South Scotland

Tour of Britain begins with Glasgow to Castle Douglas stage

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Media captionRiders set off from George Square in Glasgow

Cycling stars - including eight medallists from the Rio Olympics - have raced from Glasgow to Castle Douglas as the Tour of Britain got under way.

The opening stage of the week-long event is the only one in Scotland. Riders left Glasgow and headed south.

The route took in Kilmarnock, Auchinleck, Cumnock and Dalmellington.

Mark Cavendish, a favourite to win, crashed on the final corner with Andre Greipel winning the opening stage for Lotto Soudal.

Cavendish rode away from the crash, which also involved Team Sky's Elia Viviani.

Image copyright AP
Image caption Andre Greipel won the opening stage
Image copyright TOB
Image caption The Tour of Britain started on Sunday morning in George Square, Glasgow
Image copyright Tour of Britain/Ordnance Survey
Image caption Stage One saw riders head from Glasgow to Castle Douglas in Dumfries and Galloway
Image copyright Pedalwise
Image caption Large crowds gathered to see the tour start in Glasgow's George Square

Best in the business

Image copyright PA
Image caption Sir Bradley Wiggins traded Rio for the west of Scotland this weekend. He finished safely in the peleton.

The Tour of Britain has grown in stature in recent years and now attracts some of the biggest names in the sport.

Olympic medallists Mark Cavendish, Sir Bradley Wiggins, Owain Doull, Elia Viviani, Jack Bobridge, Alex Edmondson, Michael Hepburn and Tom Dumoulin are all among the line-up.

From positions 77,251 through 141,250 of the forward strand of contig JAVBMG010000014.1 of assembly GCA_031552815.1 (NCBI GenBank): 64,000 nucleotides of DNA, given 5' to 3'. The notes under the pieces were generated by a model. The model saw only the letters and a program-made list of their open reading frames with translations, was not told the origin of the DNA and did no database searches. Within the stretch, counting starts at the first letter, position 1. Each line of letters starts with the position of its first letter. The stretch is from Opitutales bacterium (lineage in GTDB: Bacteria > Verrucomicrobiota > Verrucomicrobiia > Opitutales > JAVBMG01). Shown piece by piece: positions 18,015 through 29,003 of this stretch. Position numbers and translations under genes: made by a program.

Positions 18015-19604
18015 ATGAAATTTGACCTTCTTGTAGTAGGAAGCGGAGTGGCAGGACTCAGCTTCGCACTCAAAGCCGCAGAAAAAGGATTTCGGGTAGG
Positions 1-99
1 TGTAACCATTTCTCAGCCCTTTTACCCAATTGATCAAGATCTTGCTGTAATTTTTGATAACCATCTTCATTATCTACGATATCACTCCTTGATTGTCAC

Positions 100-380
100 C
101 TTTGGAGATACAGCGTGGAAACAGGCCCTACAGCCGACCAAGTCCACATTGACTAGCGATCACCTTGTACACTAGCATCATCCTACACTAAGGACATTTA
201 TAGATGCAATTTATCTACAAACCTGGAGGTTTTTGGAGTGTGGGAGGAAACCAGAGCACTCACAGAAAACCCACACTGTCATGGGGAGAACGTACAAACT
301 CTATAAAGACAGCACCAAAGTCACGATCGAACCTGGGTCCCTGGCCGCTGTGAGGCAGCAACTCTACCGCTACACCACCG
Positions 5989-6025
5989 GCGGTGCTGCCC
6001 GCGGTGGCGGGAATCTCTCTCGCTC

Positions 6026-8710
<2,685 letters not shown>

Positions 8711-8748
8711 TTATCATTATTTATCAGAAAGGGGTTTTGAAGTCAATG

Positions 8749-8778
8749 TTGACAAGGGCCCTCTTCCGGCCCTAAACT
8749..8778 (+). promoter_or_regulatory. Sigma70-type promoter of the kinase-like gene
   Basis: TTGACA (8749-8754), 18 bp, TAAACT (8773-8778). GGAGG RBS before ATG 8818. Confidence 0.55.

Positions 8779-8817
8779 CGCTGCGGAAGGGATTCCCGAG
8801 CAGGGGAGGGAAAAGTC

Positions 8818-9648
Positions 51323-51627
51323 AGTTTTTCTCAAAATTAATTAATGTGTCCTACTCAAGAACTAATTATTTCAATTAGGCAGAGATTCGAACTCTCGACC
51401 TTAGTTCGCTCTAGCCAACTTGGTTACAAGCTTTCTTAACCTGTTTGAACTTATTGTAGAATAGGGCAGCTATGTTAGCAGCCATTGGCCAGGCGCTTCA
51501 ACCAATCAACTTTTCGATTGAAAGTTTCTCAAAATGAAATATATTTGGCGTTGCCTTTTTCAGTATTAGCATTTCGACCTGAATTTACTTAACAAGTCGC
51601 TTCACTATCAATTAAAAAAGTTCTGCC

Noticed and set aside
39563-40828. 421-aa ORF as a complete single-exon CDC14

Former world hour record holder Rohan Dennis and German sprinter Andre Greipel, nicknamed The Gorilla, are other high profile riders taking part.


Building a legacy

Image caption Sky Ride also took place in Glasgow on Sunday

Sports bodies hope that staging major events can also help to create the stars of the future or simply encourage people to get more exercise.

Hours after the Tour of Britain started in Glasgow, the Sky Ride cycling event kicked off in the city. 12,000 cyclists of all ages took part in the event, which was started by Sir Chris Hoy.

Vicky Strange, head of development at Cycling Scotland, said: "To have such a big event now coming to Scotland for its first stage is just fantastic.

"The Tour of Britain is one of the biggest events on the calendar - it has really gained in profile.

"So to have the big names coming to Scotland and having these people - household names - right there on your doorstep and we can all get the chance to go and see them up close, I think is hugely inspirational for us."

Past winners of the Tour of Britain's previous visits to Scotland are:

  • 2005 - Nick Nuyens (Bel) Glasgow to Castle Douglas
  • 2006 - Martin Pedersen (Den) Glasgow to Castle Douglas
  • 2007 - Paul Manning (GB) Dumfries to Glasgow
  • 2008 - Edvald Boasson Hagen (Nor) Glasgow to Drumlanrig
  • 2009 - Edvald Boasson Hagen (Nor) Peebles to Gretna
  • 2011 - Mark Cavendish (GB) Peebles to Dumfries
  • 2012 - Mark Cavendish (GB) Jedburgh to Dumfries
  • 2013 - Elia Viviani (Ita) Peebles to Drumlanrig

Economic impact

Large crowds gathered at the start and finish of the race will provide a boost for businesses in the area.

Dumfries and Galloway Council, which has hosted the event on a number of occasions, estimates the visitor expenditure at between £250,000 and £300,000.

There is also a further boost for accommodation providers with the huge entourage which follows a major cycling race.


Image copyright Alastair Rushworth
Image caption Spectators gathered along the route. Alastair Rushworth Tweeted this picture of his spot.

Promotional role

Television coverage of the race, which is beamed around the world, is seen as providing a major opportunity to raise the tourist profile of an area.

It has previously been estimated to translate to the equivalent of an advertising campaign costing hundreds of thousands of pounds.

Councils which have helped to host the event will hope it shows off the attractions of the west and south of Scotland to its very best.

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